June 11, 2003 Researchers have identified a mechanism by which the eight amino acid peptide NAP, an active fragment of a neuroprotective brain protein, protects against alcohol-induced embryo toxicity and growth retardation in mice. Their findings bring alcohol researchers a critical step closer to developing pharmacologic agents to prevent alcohol-induced fetal damage. The study, funded by the National Institutes of Health's National Institute on Alcohol Abuse and Alcoholism (NIAAA), the National Institute of Child Health and Human Development (NICHD), and the Medical Research Service, Department of Veterans Affairs, appears in the current issue of the Proceedings of the National Academy of Sciences.*
The researchers produced NAP derivatives with specific substitutions and screened the compounds in cultured rat neurons for their protection against cell toxins and in whole mouse embryos for their protection against alcohol. By manipulating NAP's structure and thereby altering its activity, the researchers were able to examine the ability of the different NAP derivatives to block alcohol inhibition of the L1 cell adhesion molecule. Their results indicate that NAP protects mouse embryos from alcohol toxicity by blocking alcohol effects on L1 rather than by its broad neuroprotective actions.
"This elegant study demonstrates that the protective effect of NAP against alcohol damage differs from that of NAP against neurotoxins, said Ting-Kai Li, M.D., Director, National Institute on Alcohol Abuse and Alcoholism. "Ethanol inhibition of L1 is now strongly implicated in the pathogenesis of fetal alcohol damage and a foremost target of medication development."
Michael Charness, M.D., of the Veterans Administration Boston Healthcare System and Department of Neurology, Harvard Medical School, headed up the study, with colleagues from the NICHD and the University of North Carolina Bowles Center for Alcohol Studies.
NAP, technically known as NAPVSIPQ, is known to be protective in minute concentrations against a wide array of neural insults and recently was shown to prevent alcohol-induced fetal wastage and growth deficits in mice. In September 2002, Dr. Charness with other colleagues reported that NAP also blocks alcohol's inhibitory effects on cell-cell aggregation (the clustering of fetal cells destined to become the brain and nervous system) as mediated by the cell adhesion molecule known as L1. Whether NAP's broader neuroprotective action or its specific effects on cell adhesion were responsible for preventing fetal damage remained to be determined.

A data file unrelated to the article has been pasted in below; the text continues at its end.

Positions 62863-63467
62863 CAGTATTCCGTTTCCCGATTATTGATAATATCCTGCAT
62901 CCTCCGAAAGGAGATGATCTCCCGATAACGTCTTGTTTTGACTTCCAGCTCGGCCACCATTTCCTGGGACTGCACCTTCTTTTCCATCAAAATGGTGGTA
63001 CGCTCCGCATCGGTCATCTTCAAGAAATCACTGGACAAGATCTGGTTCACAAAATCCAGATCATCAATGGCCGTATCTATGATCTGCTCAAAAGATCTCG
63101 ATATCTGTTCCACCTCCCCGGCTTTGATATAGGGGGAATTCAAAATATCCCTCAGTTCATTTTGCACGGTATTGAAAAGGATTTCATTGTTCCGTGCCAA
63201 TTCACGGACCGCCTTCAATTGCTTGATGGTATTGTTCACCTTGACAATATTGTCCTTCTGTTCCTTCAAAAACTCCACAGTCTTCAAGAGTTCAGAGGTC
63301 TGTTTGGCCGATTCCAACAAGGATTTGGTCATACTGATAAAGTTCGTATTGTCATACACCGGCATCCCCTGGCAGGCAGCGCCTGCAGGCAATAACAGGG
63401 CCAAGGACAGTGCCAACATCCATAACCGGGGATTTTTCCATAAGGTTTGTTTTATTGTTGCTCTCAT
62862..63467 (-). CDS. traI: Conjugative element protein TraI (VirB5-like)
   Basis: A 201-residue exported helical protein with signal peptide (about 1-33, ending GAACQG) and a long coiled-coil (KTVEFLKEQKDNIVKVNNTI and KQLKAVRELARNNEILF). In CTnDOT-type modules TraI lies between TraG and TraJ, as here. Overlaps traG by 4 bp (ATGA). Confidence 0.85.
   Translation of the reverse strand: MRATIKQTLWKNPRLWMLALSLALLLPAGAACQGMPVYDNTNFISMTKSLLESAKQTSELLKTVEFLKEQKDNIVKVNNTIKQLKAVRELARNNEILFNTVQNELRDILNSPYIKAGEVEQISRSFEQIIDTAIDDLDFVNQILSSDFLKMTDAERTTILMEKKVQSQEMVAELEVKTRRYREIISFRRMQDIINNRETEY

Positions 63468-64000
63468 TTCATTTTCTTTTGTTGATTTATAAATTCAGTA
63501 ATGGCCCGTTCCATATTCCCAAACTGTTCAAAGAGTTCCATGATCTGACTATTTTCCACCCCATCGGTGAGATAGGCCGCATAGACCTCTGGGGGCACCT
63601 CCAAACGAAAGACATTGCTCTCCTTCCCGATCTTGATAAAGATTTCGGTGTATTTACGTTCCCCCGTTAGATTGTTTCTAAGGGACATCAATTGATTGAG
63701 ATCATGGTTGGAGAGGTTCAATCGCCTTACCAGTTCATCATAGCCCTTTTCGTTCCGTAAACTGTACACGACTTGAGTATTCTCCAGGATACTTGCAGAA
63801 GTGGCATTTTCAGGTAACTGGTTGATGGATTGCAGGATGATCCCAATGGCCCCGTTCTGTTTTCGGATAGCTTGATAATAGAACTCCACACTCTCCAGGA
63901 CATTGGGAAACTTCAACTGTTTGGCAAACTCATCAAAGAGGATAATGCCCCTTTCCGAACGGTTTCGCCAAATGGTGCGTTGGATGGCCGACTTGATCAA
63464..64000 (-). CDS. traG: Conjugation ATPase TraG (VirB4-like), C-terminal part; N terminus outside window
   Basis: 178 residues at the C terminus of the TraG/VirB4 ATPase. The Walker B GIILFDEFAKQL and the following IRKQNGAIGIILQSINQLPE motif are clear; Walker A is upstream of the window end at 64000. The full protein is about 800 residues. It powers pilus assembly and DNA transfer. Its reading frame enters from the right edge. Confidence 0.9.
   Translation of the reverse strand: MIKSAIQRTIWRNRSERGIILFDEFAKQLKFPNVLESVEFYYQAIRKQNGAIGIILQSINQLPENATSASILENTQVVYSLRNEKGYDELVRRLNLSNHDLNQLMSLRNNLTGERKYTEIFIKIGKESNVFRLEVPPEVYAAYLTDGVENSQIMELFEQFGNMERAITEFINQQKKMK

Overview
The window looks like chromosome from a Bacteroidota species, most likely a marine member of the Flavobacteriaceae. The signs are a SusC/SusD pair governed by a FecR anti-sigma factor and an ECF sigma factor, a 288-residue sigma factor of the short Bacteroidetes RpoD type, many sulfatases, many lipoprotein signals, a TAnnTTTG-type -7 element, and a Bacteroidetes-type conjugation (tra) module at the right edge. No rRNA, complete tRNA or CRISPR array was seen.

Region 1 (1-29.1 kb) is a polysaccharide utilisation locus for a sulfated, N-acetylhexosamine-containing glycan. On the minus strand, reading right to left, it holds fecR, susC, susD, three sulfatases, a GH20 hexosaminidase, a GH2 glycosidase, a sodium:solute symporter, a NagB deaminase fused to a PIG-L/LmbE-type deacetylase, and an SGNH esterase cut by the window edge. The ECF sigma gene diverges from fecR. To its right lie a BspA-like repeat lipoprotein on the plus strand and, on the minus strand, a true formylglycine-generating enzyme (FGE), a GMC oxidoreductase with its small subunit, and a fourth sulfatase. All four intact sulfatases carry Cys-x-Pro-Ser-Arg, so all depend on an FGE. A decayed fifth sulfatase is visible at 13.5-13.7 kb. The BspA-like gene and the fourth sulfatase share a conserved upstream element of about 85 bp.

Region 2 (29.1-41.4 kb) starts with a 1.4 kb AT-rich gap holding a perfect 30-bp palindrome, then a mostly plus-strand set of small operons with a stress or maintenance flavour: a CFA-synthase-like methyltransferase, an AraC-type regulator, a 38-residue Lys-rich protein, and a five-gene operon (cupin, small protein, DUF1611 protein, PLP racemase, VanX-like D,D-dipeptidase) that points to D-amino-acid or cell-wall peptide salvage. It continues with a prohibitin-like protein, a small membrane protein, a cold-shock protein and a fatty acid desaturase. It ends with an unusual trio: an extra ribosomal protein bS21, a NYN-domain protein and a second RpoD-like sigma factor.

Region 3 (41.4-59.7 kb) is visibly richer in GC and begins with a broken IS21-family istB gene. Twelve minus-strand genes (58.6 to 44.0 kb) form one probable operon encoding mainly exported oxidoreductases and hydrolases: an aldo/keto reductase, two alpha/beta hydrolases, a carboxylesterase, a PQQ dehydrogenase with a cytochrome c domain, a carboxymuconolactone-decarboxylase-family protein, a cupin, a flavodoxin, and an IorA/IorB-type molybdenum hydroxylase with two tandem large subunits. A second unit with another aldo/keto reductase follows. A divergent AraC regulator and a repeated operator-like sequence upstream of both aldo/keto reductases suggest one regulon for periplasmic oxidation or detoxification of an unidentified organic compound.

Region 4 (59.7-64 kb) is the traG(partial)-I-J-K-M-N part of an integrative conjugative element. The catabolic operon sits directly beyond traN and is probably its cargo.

The leading preventable cause of mental retardation in the United States, fetal alcohol syndrome affects about 1 in 1,000 U.S. infants and about 6 percent of children born to alcoholic women. Fetal alcohol syndrome imposes lifetime economic costs estimated at $1.8 million per child in health care and indirect costs such as lost productivity.
The National Institute on Alcohol Abuse and Alcoholism, a component of the National Institutes of Health, U.S. Department of Health and Human Services, conducts and supports approximately 90 percent of U.S. research on the causes, consequences, prevention, and treatment of alcohol abuse, alcoholism, and alcohol problems and disseminates research findings to science, practitioner, policy making, and general audiences.
*Michael F. Wilkenmeyer, Shao-yu Chen, Carrie E. Menkari, Douglas E. Brenneman, Kathleen K. Sulik, and Michael E. Charness. Differential Effects of Ethanol Antagonism and Neuroprotection in NAPVSIPQ Prevention of Ethanol-Induced Developmental Toxicity. Available in the PNAS Online Early Edition the week of June 9-13, 2003 at www.pnas.org/cgi/doi/10.1073/pnas.1331636100.
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The above story is based on materials provided by NIH/National Institute On Alcohol Abuse And Alcoholism.
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